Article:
Karen Escobar is thankful to have a roof over her head. A few years ago, the 34-year-old mother of three lost her job, then lost her apartment after her landlord went into foreclosure.
"I was homeless for over a year. I was jumping from house to house. The last place I was living I was living on my girlfriend's floor," said Escobar, Vision House resident.
Escobar was homeless until two years ago when the Vision House took her and her family in.
The South Side social service agency provides permanent housing for homeless families and people living with HIV, including 51-year-old Emory Bolden.
"It's not just shelters, it's actually life, it's that critical to help me survive," said Bolden, Vision House resident.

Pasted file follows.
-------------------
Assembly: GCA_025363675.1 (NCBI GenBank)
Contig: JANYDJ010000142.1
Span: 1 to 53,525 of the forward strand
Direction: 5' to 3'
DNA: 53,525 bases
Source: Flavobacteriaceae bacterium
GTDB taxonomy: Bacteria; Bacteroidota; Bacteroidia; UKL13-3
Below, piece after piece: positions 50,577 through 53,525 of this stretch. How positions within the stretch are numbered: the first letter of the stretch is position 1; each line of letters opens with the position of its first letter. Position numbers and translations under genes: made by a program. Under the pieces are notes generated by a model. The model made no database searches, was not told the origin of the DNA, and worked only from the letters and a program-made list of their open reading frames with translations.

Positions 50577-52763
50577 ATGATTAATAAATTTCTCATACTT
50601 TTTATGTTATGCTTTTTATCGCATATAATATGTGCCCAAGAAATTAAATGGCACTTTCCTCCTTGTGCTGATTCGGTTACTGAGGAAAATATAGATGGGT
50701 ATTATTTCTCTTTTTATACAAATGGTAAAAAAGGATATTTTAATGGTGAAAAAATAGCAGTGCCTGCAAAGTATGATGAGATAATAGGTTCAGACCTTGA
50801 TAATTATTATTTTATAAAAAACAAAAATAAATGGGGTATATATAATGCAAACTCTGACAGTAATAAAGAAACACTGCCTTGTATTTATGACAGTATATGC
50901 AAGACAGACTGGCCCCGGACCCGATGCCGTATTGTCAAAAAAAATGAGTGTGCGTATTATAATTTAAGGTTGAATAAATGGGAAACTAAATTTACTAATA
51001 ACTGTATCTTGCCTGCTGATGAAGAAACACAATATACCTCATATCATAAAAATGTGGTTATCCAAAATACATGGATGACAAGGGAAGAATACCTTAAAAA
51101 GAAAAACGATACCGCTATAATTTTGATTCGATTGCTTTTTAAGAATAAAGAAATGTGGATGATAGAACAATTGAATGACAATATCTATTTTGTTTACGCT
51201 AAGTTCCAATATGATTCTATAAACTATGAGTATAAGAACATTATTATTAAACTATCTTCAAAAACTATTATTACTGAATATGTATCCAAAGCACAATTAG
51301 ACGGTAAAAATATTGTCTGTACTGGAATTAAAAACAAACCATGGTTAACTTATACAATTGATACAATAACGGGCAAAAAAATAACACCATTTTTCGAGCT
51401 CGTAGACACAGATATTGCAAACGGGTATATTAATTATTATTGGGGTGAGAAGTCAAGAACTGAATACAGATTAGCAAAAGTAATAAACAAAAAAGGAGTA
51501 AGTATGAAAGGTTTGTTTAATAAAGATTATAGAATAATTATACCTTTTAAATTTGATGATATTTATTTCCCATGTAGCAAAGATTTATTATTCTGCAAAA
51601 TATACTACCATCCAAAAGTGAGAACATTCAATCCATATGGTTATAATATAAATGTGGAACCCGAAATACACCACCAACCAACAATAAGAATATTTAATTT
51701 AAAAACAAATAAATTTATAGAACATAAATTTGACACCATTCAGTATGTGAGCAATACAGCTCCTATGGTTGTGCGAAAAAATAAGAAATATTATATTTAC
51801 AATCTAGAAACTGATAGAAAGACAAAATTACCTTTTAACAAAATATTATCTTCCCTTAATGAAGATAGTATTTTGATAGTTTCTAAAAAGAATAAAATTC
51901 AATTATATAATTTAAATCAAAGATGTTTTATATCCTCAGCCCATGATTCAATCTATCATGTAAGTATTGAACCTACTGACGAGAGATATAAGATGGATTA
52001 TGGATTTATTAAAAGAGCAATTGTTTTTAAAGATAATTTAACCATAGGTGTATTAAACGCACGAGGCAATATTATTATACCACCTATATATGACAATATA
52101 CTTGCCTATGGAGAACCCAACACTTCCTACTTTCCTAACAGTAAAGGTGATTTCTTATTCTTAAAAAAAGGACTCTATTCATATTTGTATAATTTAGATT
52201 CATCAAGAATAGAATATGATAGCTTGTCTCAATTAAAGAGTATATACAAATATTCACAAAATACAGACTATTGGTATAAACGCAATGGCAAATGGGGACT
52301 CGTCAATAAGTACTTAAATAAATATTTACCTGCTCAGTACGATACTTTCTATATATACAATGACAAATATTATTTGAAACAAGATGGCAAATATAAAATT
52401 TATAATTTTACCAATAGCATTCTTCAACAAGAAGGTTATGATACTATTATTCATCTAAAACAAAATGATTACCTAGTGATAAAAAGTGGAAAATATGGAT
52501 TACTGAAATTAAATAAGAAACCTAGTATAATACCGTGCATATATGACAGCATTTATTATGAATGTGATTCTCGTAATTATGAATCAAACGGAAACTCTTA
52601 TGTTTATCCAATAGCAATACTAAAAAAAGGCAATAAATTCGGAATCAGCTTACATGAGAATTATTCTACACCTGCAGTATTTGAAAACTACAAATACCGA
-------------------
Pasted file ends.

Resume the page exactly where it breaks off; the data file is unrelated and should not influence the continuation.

But now the survival of Vision House is in jeopardy with private and state funds drying up. Vision House is just one of hundreds of vendors that are not getting paid by the state on time.
"It has affected our ability to pay staff, it has affected our ability to provide services to families. It has truly impacted every bit of the operation," said Tyrone Marshall, Vision House executive director.
Marshall joined dozens of other social services agencies in a meeting with state comptroller Dan Hynes. With nine billion dollars in debt, Hynes says it's taking the state almost 10 weeks to pay it's bills.
"I don't want to tell these folks there we can do work with them to get little money we have out as soon as possible," said Hynes.
Hynes is setting up a hot line to help vendors navigate the process. And he's hopeful to speed up the payment process with upcoming income tax collections.